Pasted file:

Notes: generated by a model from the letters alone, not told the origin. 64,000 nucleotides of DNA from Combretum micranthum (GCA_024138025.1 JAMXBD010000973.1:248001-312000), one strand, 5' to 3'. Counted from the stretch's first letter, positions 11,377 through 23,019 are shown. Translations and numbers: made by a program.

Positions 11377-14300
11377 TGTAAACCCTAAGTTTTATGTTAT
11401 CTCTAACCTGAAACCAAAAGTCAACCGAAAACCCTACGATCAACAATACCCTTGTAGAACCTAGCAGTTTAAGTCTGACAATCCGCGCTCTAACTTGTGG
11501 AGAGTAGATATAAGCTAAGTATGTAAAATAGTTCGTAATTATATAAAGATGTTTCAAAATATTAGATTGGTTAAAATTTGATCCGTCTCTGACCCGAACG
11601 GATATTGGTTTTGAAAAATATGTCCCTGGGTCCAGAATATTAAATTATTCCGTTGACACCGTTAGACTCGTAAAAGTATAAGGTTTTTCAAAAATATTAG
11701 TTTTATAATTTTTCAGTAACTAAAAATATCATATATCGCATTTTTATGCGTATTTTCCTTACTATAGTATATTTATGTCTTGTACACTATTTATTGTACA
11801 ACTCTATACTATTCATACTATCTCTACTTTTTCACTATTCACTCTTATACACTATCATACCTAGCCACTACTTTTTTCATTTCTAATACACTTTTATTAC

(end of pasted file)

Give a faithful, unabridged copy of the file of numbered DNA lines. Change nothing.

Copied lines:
Notes: generated by a model from the letters alone, not told the origin. 64,000 nucleotides of DNA from Combretum micranthum (GCA_024138025.1 JAMXBD010000973.1:248001-312000), one strand, 5' to 3'. Counted from the stretch's first letter, positions 11,377 through 23,019 are shown. Translations and numbers: made by a program.

Positions 11377-14300
11377 TGTAAACCCTAAGTTTTATGTTAT
11401 CTCTAACCTGAAACCAAAAGTCAACCGAAAACCCTACGATCAACAATACCCTTGTAGAACCTAGCAGTTTAAGTCTGACAATCCGCGCTCTAACTTGTGG
11501 AGAGTAGATATAAGCTAAGTATGTAAAATAGTTCGTAATTATATAAAGATGTTTCAAAATATTAGATTGGTTAAAATTTGATCCGTCTCTGACCCGAACG
11601 GATATTGGTTTTGAAAAATATGTCCCTGGGTCCAGAATATTAAATTATTCCGTTGACACCGTTAGACTCGTAAAAGTATAAGGTTTTTCAAAAATATTAG
11701 TTTTATAATTTTTCAGTAACTAAAAATATCATATATCGCATTTTTATGCGTATTTTCCTTACTATAGTATATTTATGTCTTGTACACTATTTATTGTACA
11801 ACTCTATACTATTCATACTATCTCTACTTTTTCACTATTCACTCTTATACACTATCATACCTAGCCACTACTTTTTTCATTTCTAATACACTTTTATTAC